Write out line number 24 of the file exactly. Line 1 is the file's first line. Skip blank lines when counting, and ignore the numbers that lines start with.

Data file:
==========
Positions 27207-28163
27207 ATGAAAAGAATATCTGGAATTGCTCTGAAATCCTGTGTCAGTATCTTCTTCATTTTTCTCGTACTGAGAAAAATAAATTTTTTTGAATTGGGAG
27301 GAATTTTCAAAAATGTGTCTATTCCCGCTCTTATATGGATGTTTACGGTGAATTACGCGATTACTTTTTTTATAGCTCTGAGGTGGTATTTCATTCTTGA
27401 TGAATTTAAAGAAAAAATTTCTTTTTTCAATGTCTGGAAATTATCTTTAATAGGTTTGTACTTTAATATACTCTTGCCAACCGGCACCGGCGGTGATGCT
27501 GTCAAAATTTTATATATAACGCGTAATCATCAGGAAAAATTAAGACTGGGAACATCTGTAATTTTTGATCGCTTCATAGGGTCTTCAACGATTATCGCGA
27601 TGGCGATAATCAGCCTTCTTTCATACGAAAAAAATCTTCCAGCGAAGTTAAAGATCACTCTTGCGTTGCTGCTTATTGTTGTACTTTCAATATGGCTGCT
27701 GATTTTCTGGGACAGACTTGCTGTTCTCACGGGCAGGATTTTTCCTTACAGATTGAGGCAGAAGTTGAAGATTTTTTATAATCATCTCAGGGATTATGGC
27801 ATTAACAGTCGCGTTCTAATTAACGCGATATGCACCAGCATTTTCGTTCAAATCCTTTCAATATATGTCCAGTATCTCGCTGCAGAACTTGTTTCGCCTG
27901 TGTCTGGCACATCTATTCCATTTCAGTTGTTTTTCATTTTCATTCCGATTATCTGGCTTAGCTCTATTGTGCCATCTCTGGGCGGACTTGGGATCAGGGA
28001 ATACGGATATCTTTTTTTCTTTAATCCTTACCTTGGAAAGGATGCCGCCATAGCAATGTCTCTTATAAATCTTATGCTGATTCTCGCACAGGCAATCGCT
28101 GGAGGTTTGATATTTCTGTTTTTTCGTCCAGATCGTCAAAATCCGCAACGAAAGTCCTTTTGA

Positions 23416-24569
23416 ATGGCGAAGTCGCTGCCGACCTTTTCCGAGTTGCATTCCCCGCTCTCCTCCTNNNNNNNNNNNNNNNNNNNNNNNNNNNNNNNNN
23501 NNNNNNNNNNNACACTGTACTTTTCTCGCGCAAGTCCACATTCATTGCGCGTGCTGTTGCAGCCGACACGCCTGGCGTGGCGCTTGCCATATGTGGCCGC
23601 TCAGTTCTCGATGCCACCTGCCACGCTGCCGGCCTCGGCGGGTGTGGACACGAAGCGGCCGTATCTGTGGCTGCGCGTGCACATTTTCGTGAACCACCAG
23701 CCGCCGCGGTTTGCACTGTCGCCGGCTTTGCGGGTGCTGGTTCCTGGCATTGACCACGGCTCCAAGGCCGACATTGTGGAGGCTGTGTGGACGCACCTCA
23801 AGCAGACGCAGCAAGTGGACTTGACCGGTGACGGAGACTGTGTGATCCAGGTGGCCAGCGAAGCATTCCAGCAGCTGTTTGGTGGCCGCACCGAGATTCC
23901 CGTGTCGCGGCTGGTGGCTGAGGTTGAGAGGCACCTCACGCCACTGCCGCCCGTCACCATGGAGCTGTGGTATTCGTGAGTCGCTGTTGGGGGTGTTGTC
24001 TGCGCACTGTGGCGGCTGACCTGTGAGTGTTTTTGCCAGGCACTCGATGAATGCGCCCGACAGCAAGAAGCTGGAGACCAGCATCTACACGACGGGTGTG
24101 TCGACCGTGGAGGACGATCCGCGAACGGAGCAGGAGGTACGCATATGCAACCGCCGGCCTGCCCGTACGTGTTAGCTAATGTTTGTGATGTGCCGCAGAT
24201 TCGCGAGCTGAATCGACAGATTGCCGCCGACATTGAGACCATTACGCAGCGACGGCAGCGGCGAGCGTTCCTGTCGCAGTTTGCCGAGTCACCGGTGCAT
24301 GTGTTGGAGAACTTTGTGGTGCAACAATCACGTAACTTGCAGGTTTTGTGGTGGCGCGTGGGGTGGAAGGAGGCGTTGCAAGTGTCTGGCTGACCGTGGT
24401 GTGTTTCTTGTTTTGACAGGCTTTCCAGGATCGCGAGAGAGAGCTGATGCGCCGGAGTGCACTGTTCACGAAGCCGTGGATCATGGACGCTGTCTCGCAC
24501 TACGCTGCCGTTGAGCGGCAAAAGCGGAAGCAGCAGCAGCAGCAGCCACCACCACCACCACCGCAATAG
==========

24501 TACGCTGCCGTTGAGCGGCAAAAGCGGAAGCAGCAGCAGCAGCAGCCACCACCACCACCACCGCAATAG